Wednesday, December 22, 2010

Blue Cross Blue Shield of Michigan Seeks Dismissal of Government Antitrust Suit

This posting was written by Jeffrey May, Editor of CCH Trade Regulation Reporter.

Blue Cross Blue Shield of Michigan has asked the federal district court in Detroit to dismiss an antitrust suit brought by the U.S. Department of Justice and the State of Michigan, challenging provisions in the company's contracts with Michigan hospitals.

Blue Cross has raised four separate and independent grounds for dismissal of the government's attack on the health insurance provider's use of “most favored nation” (MFN) clauses.

The government alleges that Blue Cross raised hospital prices to competing health care plans and inflated the costs of health care services and insurance through the use of MFN clauses in its agreements with hospitals.

Some of the MFN clauses require hospitals to provide services to Blue Cross’s competitors at no less than Blue Cross pays. Other MFN clauses give Blue Cross an even better rate than the rate available to other plans.

Immunity, Abstention

In a December 17 motion to dismiss and brief, Blue Cross argues immunity under the state action doctrine of Parker v. Brown, 317 U.S. 341, 1940-1943 Trade Cases ¶56,250. According to the dismissal motion, state action immunity is appropriate because the State of Michigan created Blue Cross pursuant to a comprehensive health care regulatory structure under Michigan Public Act 350 of 1980.

The company contends that, as a quasi-public, state-created health care corporation, it only needs to show that the challenged conduct reasonably flowed from Michigan's policy to displace competition. The company asserts that, although it did not need to show that the conduct was actively supervised, the conduct was in fact actively supervised.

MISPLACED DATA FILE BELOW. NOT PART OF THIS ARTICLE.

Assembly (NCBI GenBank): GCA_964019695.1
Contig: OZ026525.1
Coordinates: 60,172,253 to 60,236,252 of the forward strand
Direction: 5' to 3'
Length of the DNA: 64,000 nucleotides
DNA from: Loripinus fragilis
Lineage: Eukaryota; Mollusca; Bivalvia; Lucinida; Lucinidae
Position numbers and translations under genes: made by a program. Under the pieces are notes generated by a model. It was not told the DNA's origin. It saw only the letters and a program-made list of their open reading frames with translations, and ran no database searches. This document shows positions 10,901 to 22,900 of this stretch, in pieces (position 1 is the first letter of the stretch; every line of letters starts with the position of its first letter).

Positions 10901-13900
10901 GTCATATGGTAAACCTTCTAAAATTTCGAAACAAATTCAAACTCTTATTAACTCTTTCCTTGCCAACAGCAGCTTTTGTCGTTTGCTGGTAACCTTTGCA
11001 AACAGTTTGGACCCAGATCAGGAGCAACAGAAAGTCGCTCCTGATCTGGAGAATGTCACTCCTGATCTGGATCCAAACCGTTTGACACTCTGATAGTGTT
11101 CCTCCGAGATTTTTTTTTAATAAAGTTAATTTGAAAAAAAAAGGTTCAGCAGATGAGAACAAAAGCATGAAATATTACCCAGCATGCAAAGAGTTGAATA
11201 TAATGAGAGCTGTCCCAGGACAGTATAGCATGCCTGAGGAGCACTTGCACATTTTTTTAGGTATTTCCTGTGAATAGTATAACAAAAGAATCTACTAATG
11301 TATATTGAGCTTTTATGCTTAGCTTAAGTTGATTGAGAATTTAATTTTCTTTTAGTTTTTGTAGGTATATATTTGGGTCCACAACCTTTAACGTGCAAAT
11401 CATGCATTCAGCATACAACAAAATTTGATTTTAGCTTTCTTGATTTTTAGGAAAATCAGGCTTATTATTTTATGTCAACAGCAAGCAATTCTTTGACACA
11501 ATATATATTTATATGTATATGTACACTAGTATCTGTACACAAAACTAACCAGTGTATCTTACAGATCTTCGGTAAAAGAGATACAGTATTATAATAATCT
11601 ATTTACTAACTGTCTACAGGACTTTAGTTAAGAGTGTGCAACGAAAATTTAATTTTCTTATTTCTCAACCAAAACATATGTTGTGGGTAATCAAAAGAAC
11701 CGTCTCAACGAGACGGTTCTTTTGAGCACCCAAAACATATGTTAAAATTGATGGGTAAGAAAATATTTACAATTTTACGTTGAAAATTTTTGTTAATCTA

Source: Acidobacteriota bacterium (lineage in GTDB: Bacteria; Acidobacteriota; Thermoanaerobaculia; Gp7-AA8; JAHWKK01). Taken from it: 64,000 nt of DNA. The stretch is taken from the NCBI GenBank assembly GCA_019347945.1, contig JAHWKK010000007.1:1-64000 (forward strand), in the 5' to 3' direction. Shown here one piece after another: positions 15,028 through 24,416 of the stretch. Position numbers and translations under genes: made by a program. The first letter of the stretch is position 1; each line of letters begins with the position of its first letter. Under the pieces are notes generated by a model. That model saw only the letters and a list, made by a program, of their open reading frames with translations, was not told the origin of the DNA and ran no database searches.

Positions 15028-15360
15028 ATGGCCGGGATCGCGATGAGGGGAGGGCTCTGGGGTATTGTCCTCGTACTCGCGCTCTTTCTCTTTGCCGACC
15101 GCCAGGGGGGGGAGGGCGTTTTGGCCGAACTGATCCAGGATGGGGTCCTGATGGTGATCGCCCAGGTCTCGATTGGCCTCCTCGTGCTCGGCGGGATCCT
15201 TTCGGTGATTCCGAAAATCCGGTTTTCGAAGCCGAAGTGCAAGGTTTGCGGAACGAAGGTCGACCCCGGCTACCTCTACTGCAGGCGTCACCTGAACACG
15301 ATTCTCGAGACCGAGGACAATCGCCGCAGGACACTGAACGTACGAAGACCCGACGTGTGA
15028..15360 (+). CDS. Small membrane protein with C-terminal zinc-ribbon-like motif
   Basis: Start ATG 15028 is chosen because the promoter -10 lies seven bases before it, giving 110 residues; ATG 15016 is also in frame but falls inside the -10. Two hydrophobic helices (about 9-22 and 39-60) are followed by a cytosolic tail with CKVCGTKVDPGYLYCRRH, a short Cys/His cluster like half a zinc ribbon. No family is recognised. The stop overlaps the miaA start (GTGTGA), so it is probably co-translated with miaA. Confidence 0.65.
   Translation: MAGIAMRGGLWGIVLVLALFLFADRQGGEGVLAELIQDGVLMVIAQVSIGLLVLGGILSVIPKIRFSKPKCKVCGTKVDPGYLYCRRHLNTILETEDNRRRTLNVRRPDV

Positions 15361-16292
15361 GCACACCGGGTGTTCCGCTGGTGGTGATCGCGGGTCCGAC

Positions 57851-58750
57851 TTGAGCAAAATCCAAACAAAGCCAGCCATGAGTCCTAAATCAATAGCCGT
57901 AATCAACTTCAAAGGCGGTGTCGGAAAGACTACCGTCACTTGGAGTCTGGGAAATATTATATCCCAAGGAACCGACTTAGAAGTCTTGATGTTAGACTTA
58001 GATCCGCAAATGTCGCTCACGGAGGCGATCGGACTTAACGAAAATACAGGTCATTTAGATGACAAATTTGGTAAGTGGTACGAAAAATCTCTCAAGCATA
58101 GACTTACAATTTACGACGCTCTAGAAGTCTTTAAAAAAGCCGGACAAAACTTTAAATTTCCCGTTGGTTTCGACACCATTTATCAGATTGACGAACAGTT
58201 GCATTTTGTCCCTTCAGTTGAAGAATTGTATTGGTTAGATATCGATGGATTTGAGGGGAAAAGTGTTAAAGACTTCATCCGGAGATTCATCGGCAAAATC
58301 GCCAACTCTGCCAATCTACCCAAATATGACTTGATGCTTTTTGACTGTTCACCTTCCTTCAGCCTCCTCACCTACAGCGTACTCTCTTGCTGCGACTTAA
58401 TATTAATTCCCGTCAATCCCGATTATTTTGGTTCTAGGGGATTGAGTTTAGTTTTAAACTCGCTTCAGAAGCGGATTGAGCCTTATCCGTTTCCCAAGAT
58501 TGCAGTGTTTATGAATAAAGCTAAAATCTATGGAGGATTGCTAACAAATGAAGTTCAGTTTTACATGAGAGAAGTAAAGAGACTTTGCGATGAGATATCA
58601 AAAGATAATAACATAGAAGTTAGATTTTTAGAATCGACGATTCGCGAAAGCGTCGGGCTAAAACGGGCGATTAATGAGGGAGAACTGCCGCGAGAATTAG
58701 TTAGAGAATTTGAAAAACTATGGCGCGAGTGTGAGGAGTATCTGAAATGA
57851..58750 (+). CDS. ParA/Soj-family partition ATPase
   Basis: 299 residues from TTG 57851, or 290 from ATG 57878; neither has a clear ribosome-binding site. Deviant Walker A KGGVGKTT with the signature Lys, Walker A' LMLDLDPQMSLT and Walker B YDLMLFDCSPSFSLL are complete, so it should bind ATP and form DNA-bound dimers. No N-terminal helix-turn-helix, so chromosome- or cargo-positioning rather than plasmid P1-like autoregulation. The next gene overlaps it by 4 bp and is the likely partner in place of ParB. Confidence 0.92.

Blue Cross also makes the argument that, independent of the state action doctrine, the principles of abstention, set forth in Burford v. Sun Oil. Co., 319 U.S. 315 (1943), require the court to refrain from hearing the case because of its disruptive effect on state policy.

Sufficiency of Allegations

The complaint fails to allege viable legal claims under the U.S. Supreme Court's decisions in Bell Atlantic Corp. v. Twombly, 2007-1 Trade Cases ¶75,709, and Ashcroft v. Iqbal, 2009-2 Trade Cases ¶76,785, Blue Cross also argues. The insurer questions the alleged relevant markets and contends that the government failed to plausibly allege facts supporting a viable theory of legal harm.

“The government has failed to allege any specific facts that support their conclusion that anticompetitive effects of most favored nation clauses outweigh the benefits to payers and consumers,” said Jeffrey Rumley, Blue Cross vice president and chief legal counsel in a December 17 statement. “They rely upon conclusory allegations because they have no facts. Competition worked as it should here.”

Lastly, Blue Cross seeks dismissal of the Michigan antitrust law claims on the ground that the state laws specifically exempt the challenged conduct from their reach.

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